Anderton Court Shops
On the swankiest street in Beverly Hills you can visit Frank Lloyd Wright’s last contribution to Los Angeles architecture.
The Shops at Anderton Court
Frank Lloyd Wright is one of the most recognizable names in architecture, and his legacy is writ large in Los Angeles. From the Hollyhock House to the Ennis House (famously featured in Blade Runner) to the Storer House, Wright’s architectural contributions to the L.A. landscape is the stuff of legend.
But the architect’s least known Los Angeles commission — the Shops at Anderton Court — is seen by more people every day than all the others combined. And that’s because it’s located on the world’s most famous street for haute shopping in Beverly Hills.
Unique Design for Rodeo Drive
On a street where ostentatious is the norm, the Anderton Court Shops building, designed by Frank Lloyd Wright in 1952, really stands out from the buildings around it.
This three-story structure of white-painted concrete is only 50 feet wide and just 150 feet deep, but because it’s set back from the street a little more than the other storefronts around it, the building exudes a welcoming courtyard feel, standing in stark contrast to the nearly identical glass-and-steel boxes that otherwise line Rodeo Drive.
The building features a unique hexagonal floor plan and is topped with one of Wright’s trademark streamline moderne spires. Wright’s design is based on a diamond grid pattern that creates what he called an inverted “V,” allowing all the shops to have significant window displays.
He initially conceived the building having four separate retail spaces and a top floor penthouse apartment for the property’s caretaker. But over time the shops were split up and there are now six smaller units, three on each side of the central walkway. The units are vertically staggered a half-floor apart, which makes walking around the building’s central hexagonal light well a journey of discovery.
Nina Anderton’s Legacy
The complex is named after Nina Anderton, a (now deceased) wealthy Bel Air philanthropist (she gave generously to the City of Hope), who commissioned Wright to design a small complex of retail shops for a lot she owned in Beverly Hills.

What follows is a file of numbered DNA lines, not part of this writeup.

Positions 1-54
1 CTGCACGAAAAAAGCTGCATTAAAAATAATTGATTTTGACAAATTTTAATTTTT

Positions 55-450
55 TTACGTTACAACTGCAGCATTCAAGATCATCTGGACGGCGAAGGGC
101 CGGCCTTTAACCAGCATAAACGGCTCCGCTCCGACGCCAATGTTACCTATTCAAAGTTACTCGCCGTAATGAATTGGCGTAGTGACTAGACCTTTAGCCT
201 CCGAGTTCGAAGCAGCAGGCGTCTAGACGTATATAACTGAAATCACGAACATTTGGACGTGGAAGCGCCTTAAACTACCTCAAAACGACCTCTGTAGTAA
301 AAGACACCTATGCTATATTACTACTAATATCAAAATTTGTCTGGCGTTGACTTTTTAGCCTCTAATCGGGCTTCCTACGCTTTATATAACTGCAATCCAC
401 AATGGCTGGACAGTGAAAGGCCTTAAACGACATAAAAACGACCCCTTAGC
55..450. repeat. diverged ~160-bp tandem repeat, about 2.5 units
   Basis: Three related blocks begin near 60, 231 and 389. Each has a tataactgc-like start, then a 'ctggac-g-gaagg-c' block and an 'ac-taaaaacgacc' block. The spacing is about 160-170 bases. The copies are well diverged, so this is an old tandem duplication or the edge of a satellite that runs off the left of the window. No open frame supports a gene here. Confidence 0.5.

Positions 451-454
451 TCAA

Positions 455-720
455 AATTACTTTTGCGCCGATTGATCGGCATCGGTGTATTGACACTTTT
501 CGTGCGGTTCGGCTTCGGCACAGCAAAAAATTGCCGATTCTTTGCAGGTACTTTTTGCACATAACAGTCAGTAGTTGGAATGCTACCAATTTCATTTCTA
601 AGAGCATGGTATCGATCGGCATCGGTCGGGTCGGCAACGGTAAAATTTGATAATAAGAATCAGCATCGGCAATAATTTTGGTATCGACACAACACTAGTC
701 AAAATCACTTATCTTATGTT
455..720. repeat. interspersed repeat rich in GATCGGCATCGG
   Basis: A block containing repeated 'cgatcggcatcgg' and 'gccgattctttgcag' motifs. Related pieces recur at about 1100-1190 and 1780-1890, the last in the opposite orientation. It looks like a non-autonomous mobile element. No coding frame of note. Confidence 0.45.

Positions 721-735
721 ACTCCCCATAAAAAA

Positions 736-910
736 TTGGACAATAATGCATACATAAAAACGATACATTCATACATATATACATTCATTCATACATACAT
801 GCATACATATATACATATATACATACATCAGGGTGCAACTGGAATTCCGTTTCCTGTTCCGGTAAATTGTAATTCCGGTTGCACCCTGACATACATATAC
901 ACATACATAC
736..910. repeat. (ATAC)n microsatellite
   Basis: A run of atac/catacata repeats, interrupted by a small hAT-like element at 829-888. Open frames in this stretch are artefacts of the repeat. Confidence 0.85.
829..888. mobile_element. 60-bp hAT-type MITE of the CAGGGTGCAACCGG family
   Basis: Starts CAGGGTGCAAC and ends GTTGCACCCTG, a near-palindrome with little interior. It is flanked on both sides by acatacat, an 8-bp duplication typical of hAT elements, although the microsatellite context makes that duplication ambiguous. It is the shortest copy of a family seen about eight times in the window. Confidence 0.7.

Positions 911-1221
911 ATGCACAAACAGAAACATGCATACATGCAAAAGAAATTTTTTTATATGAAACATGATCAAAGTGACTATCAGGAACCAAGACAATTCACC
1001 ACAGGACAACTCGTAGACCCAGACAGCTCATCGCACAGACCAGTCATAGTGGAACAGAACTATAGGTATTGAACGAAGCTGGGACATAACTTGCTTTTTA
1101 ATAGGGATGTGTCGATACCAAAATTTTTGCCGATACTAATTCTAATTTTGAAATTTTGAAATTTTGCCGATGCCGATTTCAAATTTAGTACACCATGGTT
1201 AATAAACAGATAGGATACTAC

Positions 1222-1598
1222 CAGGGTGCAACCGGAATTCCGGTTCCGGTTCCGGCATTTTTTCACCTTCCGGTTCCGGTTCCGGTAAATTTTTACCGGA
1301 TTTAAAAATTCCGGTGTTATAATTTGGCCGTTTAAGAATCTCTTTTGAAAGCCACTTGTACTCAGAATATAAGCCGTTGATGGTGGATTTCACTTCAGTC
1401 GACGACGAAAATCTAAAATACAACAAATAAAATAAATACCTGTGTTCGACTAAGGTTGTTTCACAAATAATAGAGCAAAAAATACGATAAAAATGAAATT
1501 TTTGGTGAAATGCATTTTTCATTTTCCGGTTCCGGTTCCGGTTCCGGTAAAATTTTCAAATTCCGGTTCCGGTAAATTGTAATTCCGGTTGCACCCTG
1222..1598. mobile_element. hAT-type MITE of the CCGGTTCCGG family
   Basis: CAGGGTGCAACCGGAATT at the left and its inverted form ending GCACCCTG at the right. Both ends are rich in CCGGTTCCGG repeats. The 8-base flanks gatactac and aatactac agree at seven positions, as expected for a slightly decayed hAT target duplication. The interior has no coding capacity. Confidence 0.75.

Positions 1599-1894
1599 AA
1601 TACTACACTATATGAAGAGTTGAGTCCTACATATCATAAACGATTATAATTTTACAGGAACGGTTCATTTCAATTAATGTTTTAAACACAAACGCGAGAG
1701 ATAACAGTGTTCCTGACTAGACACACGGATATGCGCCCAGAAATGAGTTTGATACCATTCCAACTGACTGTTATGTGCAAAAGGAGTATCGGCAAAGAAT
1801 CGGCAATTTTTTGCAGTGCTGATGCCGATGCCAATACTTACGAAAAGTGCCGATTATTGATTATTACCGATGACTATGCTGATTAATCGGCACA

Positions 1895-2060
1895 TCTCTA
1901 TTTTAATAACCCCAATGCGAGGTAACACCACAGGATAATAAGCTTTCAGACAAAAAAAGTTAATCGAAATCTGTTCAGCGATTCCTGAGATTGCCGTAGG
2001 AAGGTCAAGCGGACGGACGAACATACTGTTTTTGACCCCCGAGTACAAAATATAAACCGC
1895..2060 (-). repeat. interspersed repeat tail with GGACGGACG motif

The resulting structure is notable for a few reasons. It’s the only true retail structure designed by Wright during his illustrious career, and the only non-residential building the architect designed Southern California. It’s also the last building he designed in the Los Angeles area.
The Anderton Court shops opened in 1954 and, except for some relatively minor upgrades (subdividing the spaces), additions (an air conditioning unit on the roof), and cosmetic changes (the building was originally sand-colored with copper accents), still looks very much like it did 67 years ago.
Today most of the shops are empty (only the right shop on the ground floor seems to be occupied), but it’s an interesting place to explore. It’s fun to walk up the unusual oblong central ramp.
Despite its low ceilings and narrow, angular walkway, the space feels bigger than it is. Plus, from the top of the ramp, standing under the distinctive spire, you get a great aerial view of the shoppers scurrying about Rodeo Drive below, something you can’t do at any other building on the street.
As is the case with much of Wright’s work, the Anderton Court Shops are listed on the National Register of Historic Places.
Anderton Court Shops
- 332 Rodeo Drive, Beverly Hills
- GPS Coordinates: 34.068561, -118.402107 [ Google Maps ]
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